How Irish Unity Got a Boost From Brexit and Demographics
(Bloomberg) -- In May 1921, the island of Ireland was split in two — giving rise to Northern Ireland as part of the United Kingdom, and to what would become the independent Republic of Ireland. A century later, the idea that reunification could happen one day has taken on new life. There’s little prospect of the referendum that would bring it about being held in the next five years, but shifting demographics, coupled with the forces unleashed by Brexit, suggest a ballot beyond then is possible — assuming the British government chooses to hold one.
1. Why was Ireland divided?
The 1921 partition was cemented by a peace agreement between British authorities and Irish rebels seeking independence after centuries of British rule. Northern Ireland, with a majority Protestant population (most descendants of settlers from Britain), remained part of the U.K. The largely Catholic southern part of the island became the Irish Free State, before formally declaring a republic in 1949.
2. Why talk of reunification now?
Brexit is one big reason. In a 2016 referendum, 52% of people in the U.K. voted to leave the European Union, but 56% of Northern Irish voters supported remaining. As in Scotland, where a majority also backed EU membership, being forced out of the 27-nation bloc stirred nationalist sentiment. Scotland’s government is pushing for another referendum on leaving the U.K., a grouping of four distinct nations that also includes England and Wales. Some 88% of Northern Irish who see themselves as “nationalists” — and support a united Ireland — voted against Brexit, compared with just a third who want Northern Ireland to stay in the U.K., known as “unionists.”
3. Why must the British approve a referendum?
It’s written in the Good Friday Agreement — the 1998 peace deal that largely ended three decades of bloody sectarian violence. Under the terms, only the U.K.’s Secretary of State for Northern Ireland can call a vote on Irish reunification — referred to as a “border poll” — and then only if it appears “likely” a majority there would back it. The accord doesn’t define “likely,” but scenarios include multiple surveys backing reunification or a consistent nationalist majority among Northern Irish lawmakers. If a referendum were defeated, another could only be held after seven years.
4. Does the Republic of Ireland also get a say?
Consent for reunification is required on both sides of the border under the terms of the Good Friday Agreement, meaning a referendum would take place in the republic, too. Polls in the south consistently back unity. An RTE-commissioned survey in March 2021 found 53% of respondents favored a united Ireland, 19% were against and 28% undecided. If Northern Ireland (population 1.9 million) voted against reunification, the measure would be rejected no matter what happened in the south (population 4.9 million).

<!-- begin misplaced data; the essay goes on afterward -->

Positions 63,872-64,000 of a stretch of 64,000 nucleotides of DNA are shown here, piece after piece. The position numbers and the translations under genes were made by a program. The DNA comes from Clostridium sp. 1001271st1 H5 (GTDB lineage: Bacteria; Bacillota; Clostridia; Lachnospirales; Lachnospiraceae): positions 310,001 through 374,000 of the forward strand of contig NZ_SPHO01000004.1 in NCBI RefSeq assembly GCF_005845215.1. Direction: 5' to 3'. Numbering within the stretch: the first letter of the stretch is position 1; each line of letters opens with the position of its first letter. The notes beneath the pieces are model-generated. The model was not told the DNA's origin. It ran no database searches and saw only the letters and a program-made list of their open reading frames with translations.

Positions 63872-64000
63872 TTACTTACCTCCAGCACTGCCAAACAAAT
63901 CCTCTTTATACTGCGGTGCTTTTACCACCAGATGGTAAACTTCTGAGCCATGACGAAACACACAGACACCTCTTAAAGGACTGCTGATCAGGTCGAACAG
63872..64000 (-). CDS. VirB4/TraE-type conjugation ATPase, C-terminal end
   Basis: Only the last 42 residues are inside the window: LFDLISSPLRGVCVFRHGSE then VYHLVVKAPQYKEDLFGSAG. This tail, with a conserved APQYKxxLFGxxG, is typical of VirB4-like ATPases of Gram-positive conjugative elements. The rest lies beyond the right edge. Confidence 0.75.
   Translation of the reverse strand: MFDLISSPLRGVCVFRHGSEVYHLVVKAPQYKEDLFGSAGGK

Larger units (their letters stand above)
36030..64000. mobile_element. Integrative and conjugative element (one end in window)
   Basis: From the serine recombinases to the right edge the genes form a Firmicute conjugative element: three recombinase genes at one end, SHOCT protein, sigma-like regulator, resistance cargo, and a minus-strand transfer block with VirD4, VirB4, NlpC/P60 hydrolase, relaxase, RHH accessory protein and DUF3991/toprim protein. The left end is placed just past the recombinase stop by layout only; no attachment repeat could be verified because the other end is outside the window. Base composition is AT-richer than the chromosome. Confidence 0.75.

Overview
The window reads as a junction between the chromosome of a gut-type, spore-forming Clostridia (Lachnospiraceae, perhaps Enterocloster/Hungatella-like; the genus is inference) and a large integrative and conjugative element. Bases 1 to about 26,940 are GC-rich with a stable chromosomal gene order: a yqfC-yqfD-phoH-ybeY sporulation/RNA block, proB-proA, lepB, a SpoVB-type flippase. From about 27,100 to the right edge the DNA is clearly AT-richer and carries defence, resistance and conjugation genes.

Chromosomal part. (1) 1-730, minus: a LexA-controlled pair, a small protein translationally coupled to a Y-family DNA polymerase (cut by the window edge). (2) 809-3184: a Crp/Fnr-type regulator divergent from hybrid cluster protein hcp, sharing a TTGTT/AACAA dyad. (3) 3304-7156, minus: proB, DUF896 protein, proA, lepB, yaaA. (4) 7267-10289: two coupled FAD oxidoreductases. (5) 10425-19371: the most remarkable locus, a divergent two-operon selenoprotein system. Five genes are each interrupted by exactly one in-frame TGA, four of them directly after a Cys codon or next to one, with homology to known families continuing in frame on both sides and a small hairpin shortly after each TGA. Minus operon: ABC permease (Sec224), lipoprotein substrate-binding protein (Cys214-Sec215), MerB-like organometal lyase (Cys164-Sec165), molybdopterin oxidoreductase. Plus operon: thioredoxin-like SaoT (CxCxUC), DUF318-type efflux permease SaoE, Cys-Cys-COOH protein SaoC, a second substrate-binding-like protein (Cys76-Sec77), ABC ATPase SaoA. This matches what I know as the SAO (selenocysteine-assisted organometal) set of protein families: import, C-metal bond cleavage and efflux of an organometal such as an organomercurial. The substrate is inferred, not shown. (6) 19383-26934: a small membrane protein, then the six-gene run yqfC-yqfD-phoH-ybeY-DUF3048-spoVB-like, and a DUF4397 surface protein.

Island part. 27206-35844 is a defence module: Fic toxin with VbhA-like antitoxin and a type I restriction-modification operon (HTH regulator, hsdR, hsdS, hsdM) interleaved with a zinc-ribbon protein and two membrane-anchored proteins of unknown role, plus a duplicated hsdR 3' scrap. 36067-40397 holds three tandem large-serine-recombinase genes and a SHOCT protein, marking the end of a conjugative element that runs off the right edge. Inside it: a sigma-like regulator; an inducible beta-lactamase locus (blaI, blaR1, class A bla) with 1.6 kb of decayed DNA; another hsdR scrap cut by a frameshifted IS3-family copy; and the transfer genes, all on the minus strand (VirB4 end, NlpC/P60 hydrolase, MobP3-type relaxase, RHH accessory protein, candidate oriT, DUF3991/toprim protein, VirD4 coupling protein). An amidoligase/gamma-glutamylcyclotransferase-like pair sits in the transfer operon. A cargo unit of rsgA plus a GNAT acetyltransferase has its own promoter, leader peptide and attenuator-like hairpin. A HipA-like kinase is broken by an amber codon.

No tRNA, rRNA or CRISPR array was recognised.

5. Why do demographics matter?
Northern Ireland’s 2021 census may show Catholics outnumbering Protestants for the first time, with the results released in the fall of 2022. Not all Protestants are unionists and not all Catholics are nationalists, but religious identity tends to be a good indicator of attitude to a united Ireland. At the last census, in 2011, 48% identified as Protestant and 45% as Catholic. (In 1971, Catholics made up just 31% of the population.)
6. When will a referendum happen?
The Irish government said a poll should not be held for at least five years because of tensions fanned by Brexit. U.K. Prime Minister Boris Johnson said it wouldn’t happen for a “very, very long time.” A referendum anytime soon would be “dynamite,” according to former Irish Prime Minister Bertie Ahern, who helped negotiate the Good Friday Agreement. Outbreaks of sectarian violence in early 2021 underlined the point, with some unionists attributing the rioting to resentment about Northern Ireland’s different treatment than other parts of the U.K. under the Brexit agreement. To avoid reinstating a physical border between north and south — a move officials in Dublin, Brussels and London feared might inflame tensions — Northern Ireland remained in the EU’s customs area, meaning shipments from Britain must be checked to make sure they conform with EU standards.
7. What do surveys say?
Few if any polls in Northern Ireland have indicated a majority supporting reunification. A Sunday Times survey in January 2021 showed a slim lead for those wishing to remain in the U.K. — 47% to 42% — with 11% undecided. Still, the survey found that a majority want a referendum within five years. In a similar poll in 2019, there was just 38% support.
8. What are the obstacles?
All mainstream Irish political parties publicly aspire to eventually reunite Ireland. Yet other than Sinn Fein (the main nationalist party) most are wary partly because there would be a cost. As things are, the U.K. provides an annual subsidy of about 10 billion pounds ($13.8 billion) to Northern Ireland, a relatively poor region with high social spending that’s still rebuilding its economy after decades of violence. There’s also the potential difficulty of absorbing a unionist community opposed to the concept, some bitterly so. That said, a referendum in Scotland or the census results might shift opinion, as could the likely inclusion in Ireland’s government of Sinn Fein — winner of the popular vote at the last election and a force in the north whose core political objective is a united Ireland.
The Reference Shelf
- A QuickTake on why Brexit is fueling tensions over the Irish border and another on Sinn Fein’s roiling of Irish politics.
- A series of polls on British attitudes to Northern Ireland.
- A poll anytime soon would be “dynamite,” says Bertie Ahern.
- A summary of the Northern Ireland portion of the Brexit agreement.
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